Articles by tag: software
Lots of work goes into writing documents. Lots of that work is rule-based and can be made programmatic. This makes working with documents as a form of code that needs to be compiled as useful way to think about them, as well as working with them. LaTeX can handle these kinds of documents and may be the right place to start.
In Rust, I have always had trouble dealing with paths and how they differ from strings. Here, I want to break down how these types are related to each other, why they're different, and how to convert between them.
This post is about Org mode, an exemplary Emacs package, and why I think so many people love this piece of software.
This post is a walkthrough of how to get these Linux GUI applications running on Windows using the Windows Subsystem for Linux.
My friend, Finn M-K, makes music for a living. I wanted to buy his most recent album and keep the MP3 files. The process was miserable and the easiest route was to pirate it. This is not a sustainable ecosystem for musicians.
Here is a brief rundown of file permissions on Unix systems and how to change them.
I use Anaconda managing my computational software environments. Here are some pragmatic tips for making conda environments easier to deal with.
Dependencies are complicated for computational biologists. Adapting a different development strategy can help your end users.
Here is a reason why I like the Rust language and community, but also why developers may not like them.
This blog post is an experiment in running the web monetization protocol on this blog. If you don't have web monetization enabled in your browser, you won't see the contents of this post.
Emacs is a text editor that has a lot of history and a lot of functionality. Because of its history and the philosophy behind it, it can be hard to find the "right" way to do anything with it. In this post, I want to compile some information that I've found over time, and things that have worked for me.
The PATH environment variable is key for getting software to run on your computer. Sometimes you have to edit it by hand for your development purposes. Here is a tool to make that process a little more sane.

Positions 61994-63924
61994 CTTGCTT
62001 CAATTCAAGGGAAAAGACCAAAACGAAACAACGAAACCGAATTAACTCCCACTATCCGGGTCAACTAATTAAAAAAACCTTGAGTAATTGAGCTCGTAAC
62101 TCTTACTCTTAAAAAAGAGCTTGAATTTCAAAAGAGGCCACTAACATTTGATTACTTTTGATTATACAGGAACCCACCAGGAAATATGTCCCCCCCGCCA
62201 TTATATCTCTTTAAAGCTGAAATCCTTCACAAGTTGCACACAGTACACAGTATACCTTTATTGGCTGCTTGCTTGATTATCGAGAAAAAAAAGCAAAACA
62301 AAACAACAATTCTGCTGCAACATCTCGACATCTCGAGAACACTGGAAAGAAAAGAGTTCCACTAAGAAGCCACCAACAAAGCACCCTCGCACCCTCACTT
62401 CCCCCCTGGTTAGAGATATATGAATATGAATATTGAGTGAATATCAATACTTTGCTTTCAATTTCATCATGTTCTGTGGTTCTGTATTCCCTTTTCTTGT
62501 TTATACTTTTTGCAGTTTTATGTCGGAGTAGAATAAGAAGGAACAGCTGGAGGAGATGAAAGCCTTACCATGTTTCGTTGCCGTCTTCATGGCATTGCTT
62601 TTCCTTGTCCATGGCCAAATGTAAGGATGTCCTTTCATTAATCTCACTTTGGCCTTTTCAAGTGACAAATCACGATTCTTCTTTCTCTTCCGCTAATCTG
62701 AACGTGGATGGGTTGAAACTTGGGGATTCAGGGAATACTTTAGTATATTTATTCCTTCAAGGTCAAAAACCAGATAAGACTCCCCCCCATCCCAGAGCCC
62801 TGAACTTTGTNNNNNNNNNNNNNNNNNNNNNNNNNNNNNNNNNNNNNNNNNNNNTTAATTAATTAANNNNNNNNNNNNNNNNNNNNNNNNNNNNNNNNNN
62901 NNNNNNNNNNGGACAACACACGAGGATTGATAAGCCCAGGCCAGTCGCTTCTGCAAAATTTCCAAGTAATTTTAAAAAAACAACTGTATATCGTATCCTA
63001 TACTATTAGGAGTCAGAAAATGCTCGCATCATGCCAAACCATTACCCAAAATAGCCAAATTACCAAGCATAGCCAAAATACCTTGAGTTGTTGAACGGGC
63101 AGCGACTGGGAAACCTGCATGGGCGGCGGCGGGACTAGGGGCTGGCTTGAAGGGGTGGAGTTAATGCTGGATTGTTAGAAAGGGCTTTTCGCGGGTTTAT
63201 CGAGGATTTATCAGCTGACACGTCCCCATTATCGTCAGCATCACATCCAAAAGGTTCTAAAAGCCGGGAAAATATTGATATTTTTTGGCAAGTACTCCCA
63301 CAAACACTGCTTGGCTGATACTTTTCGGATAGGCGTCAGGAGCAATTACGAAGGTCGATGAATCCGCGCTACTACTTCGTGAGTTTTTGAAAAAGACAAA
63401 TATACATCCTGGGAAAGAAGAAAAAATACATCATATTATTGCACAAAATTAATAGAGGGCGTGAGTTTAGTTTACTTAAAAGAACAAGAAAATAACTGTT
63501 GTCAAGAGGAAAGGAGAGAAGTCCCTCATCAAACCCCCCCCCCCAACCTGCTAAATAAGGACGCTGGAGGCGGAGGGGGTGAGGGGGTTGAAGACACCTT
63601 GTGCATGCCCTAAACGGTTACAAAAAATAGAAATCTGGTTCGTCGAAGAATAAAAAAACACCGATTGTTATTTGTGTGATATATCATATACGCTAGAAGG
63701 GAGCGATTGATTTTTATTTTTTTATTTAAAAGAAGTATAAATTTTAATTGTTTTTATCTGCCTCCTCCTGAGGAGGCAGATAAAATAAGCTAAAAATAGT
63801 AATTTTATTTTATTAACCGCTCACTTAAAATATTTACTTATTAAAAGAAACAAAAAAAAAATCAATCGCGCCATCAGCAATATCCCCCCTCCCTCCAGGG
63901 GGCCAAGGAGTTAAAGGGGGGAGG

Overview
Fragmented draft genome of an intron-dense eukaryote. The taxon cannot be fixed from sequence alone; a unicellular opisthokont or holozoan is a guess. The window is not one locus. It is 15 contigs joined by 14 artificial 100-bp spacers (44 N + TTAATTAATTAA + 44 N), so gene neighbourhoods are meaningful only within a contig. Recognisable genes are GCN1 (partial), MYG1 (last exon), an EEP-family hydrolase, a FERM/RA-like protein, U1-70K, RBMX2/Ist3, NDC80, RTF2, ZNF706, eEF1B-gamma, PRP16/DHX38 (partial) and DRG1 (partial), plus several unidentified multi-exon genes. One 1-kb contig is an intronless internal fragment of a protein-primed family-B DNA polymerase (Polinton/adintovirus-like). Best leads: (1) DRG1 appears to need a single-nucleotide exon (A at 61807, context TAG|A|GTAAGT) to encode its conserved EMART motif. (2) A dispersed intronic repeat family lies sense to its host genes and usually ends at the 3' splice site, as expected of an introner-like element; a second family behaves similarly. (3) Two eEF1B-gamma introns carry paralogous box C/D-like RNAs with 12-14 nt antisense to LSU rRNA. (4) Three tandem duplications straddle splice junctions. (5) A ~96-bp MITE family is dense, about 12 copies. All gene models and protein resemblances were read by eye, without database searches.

Command line utilities are great. Here are a few of my favourites.
I made a command line tool for keeping track of financial statements for various accounts called Quill. Here's a breakdown of how I developed a solution.
A cursory look at the economics of scientific software, and the implications on its usability and longevity.
Rust is rapidly becoming a powerful and popular programming language. Running it on Windows can be a bit of a pain, so here's a guide to make it easier.
HiGlass is an interactive genome browser that's particularly useful for Hi-C data. Here, I describe how to create your own genome annotation file for HiGlass, allowing you to more easily display your work, regardless of the organism you work in.
Brief thoughts on how to cleanly write ggplot code in R
As a long-time Vim user, it took me some time to figure out what emacs was an how to use it. I hope to make that transition a bit easier and clearer for others.
I offer 10 practical suggestions for designing robust, intuitive, and user-friendly software tools for bioinformatics.
A brief introduction to creating your own conda packages.
Making high-quality bioinformatics software is hard. Installing and using it shouldn't be, though. Here's a detailed description of all the work I did to try and install the ChAMP package.
A quick method for keeping updated on works published by specific authors using PubMed's not so well known RSS feature.
A brief description of how I try my best to keep a low-maintenance and reproducible software environment.
I ported PubPeer's Chrome extension for Microsoft Edge.
I run this site using GitHub Pages, so here's my setup of how I make it easier to test my site before I make changes, using Visual Studio Code.